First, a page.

The scriptures furnish us with many clear delineations of the exercises of the true believer. These are our safest guide, and only unerring standard of experimental religion. By meditating by day and night on the contents of the sacred pages, we may become so familiar with the characteristics of genuine piety, that we may find it easy to determine, that the same lineaments have, in some faint degree, been drawn on our own souls. But in examining into our true character, we may be much assisted by reading the memoirs of men of distinguished judgment and eminent piety. Many such works are now in circulation, and are adapted to promote, in a high degree, the edification of the reader; but I am acquainted with no production of this kind, in which the exercises of the human heart, both before and after regeneration, are so distinctly described, as in the following biography of the Rev. Thomas Halyburton, written by himself. We have here the faithful narrative of the views, feelings, conflicts, temptations, victories, and consolations of a man of eminent piety, and uncommon soundness of judgment, made at a period when he was most capable of forming an impartial opinion. He has portrayed the unregenerate heart in its deceitfulness and corruption, without disguise. From his own experience, he clearly testifies the inefficacy of a religious education, while unaccompanied by the grace of God. He, in the next place, teaches us, how powerfully the truth of God operates on the natural conscience, and how strongly it restrains even the unregenerate heart, from rushing into all the excesses of wickedness. Under the light of truth, and the lashes of a guilty conscience, the soul naturally seeks some refuge, some place where it may be sheltered from the thunderings of mount Sinai.

The distinct and satisfactory narrative which the author gives of the changed views and exercises of his mind, at the time of his conversion, and afterwards, ought to be deeply pondered by every professor [i.e., professing Christian]; but especially, by all candidates for the sacred office. While, in our day, conversions are multiplied beyond all former precedent, there is much reason to fear, that many of them will not bear to be brought to the touch-stone of God’s word. With many, conversion has become a slight and easy thing, the mere hasty purpose of an hour; and unaccompanied by those deep views of depravity, and those soul-comforting views of Jesus Christ, which are here described. The consequence is, that multitudes who profess conversion, do not exhibit, in any satisfactory degree, the spirit of Jesus Christ, in the meekness, humility, benevolence, and self-denial of their character. There is much reason to suspect, that in the religion of many who now enter the church under a momentary excitement, Christ has no place. They speak nothing of the spiritual glory of the Mediator, in the account which they give of their experience. Their exercises would seem to have as little relation to the distinguishing doctrines of Christianity, as to those of the Koran. Of what account is it that multitudes cry, Lord, Lord, and yet do not evince, that they are truly born of God? Their zeal, their bustling activity, and their flaming profession of attachment to the cause of Christ, will answer no purpose, while they indulge a self-sufficient, self-righteous, censorious, and turbulent spirit. Between the fervors of fanaticism, and the glow of holy benevolence, the difference is immense. The one is the wild fire which consumes and desolates the church of God; the other is like the hallowed flame on the altar of God, which causes a sweet odor to ascend to heaven, with all the sacrifices which are offered. In these memoirs, we have, also, a fuller and more particular description of the conflict between light and darkness, faith and unbelief, sin and holiness, than can readily be met with elsewhere. Many sincere believers have sad experience of the power of atheism, and the buffetings of Satan, and they often meet with but little sympathy or relief, from books or preachers. In consequence, they are tempted to think that their case is altogether peculiar, and are ready to sink into hopeless discouragement; believing, that their “spot is not the spot of God’s children”; but fearing, lest these temptations and conflicts are the mark of his reprobation. Let such take comfort when they read, what dreadful conflicts with unbelief, pride, and atheism, were endured by this distinguished servant of Jesus Christ.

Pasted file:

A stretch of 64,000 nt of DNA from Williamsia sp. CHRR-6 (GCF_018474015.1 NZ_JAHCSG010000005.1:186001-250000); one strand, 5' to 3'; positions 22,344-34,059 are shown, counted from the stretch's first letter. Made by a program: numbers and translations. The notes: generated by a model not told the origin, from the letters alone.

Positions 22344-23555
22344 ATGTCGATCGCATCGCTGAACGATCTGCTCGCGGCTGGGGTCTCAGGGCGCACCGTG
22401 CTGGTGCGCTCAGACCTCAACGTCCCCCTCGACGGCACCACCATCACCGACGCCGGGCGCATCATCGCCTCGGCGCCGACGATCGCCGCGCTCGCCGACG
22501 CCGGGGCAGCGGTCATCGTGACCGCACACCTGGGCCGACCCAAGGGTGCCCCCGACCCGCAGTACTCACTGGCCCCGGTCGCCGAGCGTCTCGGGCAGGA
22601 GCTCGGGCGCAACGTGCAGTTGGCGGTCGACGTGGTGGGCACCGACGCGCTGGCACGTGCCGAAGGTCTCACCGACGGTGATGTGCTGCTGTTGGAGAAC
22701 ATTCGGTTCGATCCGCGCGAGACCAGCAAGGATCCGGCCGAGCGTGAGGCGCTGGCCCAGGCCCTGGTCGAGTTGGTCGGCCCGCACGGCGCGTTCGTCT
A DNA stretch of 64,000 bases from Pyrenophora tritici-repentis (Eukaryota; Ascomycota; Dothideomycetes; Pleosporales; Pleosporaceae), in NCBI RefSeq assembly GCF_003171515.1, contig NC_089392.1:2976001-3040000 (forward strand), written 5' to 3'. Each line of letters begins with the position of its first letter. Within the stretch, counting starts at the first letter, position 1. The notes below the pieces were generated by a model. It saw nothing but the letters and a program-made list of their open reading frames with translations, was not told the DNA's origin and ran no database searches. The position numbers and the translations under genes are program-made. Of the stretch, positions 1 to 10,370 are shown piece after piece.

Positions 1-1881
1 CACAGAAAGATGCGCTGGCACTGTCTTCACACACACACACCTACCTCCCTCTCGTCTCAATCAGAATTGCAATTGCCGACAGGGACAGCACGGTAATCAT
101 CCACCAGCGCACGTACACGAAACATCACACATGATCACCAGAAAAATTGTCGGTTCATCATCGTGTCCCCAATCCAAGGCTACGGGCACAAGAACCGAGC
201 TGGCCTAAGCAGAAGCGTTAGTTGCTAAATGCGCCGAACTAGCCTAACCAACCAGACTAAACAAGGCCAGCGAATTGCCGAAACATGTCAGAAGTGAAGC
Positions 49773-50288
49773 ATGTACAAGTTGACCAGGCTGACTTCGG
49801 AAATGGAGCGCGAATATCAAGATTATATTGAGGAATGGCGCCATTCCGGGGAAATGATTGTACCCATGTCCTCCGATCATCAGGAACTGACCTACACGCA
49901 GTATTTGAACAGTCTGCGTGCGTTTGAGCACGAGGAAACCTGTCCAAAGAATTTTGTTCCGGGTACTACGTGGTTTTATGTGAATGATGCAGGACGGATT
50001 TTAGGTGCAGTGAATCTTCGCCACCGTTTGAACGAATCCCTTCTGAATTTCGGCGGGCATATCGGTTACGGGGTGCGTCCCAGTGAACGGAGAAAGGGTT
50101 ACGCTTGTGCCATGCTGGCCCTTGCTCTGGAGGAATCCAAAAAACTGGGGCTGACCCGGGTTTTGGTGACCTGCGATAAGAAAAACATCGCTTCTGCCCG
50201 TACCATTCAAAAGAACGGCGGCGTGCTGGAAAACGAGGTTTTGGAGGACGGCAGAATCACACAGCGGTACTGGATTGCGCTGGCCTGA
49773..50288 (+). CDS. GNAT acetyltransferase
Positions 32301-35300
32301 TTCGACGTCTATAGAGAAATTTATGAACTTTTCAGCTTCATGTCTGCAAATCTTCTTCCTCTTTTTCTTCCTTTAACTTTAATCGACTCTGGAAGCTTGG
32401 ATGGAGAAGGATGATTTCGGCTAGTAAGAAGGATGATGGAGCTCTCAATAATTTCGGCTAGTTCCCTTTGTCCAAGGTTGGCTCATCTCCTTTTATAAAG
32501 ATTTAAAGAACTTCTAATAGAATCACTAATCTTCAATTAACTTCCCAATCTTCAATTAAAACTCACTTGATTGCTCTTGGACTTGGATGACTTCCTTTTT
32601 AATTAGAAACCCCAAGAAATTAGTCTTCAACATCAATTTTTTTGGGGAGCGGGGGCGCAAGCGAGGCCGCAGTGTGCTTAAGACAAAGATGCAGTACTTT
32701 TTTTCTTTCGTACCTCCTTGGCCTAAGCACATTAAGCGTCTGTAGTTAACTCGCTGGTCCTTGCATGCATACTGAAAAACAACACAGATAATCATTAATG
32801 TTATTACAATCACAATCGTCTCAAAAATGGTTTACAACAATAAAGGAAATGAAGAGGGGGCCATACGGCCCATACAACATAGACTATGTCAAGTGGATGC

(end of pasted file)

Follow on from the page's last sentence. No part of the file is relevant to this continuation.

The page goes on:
There are two kinds of knowledge displayed, in a remarkable degree, in this book: the one is the knowledge of the Holy Scriptures, in their application to the various conditions and exigencies of believers; the other, an extraordinary insight into the deceitful windings, doubtings, and complicated foldings, of the human heart. I see not how any one who is sincerely desirous of knowing what he is, and what the word of God requires him to be, can rise from the perusal of this little volume, without real and sensible benefit. There is a penetrating power in the words of a man who believes, in good earnest, all that the word of God relates, and speaks the sentiments of his inmost soul.

The circumstances attending the death of this distinguished man, are such as to attract the attention of every reader. His dying words were faithfully recorded at the time, and they serve to show, in the clearest manner, the power of the gospel, to inspire with confidence, the soul of the believer, in the last conflict. The triumphs of faith, in this case, were signal and glorious. Through all his sickness, his reason remained undisturbed. In the whole scene there seemed to be less than usual of an excited imagination; but the realities of the eternal world, were contemplated soberly, by a steady faith. When first seized, his evidences were clouded, and his conflict with his spiritual enemies, tremendous; but in a short time, the storm passed over, the clouds were dissipated, and the clear sun-shine of divine favor dawned upon his soul. From that time, he enjoyed uninterrupted peace, and unwavering assurance, until he fell asleep in Jesus. I do not know that I have ever read a narrative of the last moments of any saint, which were to my mind more satisfactory; or of any death which was more in accordance with the exceeding great and precious promises of God. I have read of exercises of a more ecstatic and rapturous kind, but never of any, where the comfort and confidence of the person, seemed to depend more entirely on the simple, sober exercise of faith. Who will not exclaim upon perusing this narrative, “let me died the death of the righteous, and let my last end be like his”!

Having derived benefit myself from the work now presented to the public, I feel it to be a duty to recommend it to others; and especially, to all young ministers of the gospel, and to all candidates for the holy ministry. Let our young theologians be such as Halyburton was, and error will hide its head as ashamed; and genuine piety will be inculcated and exemplified. That the blessing of God may accompany the reading of this little volume, to all into whose hands it may come, is the sincere prayer of

A. Alexander, Princeton, N.J., May, 1833.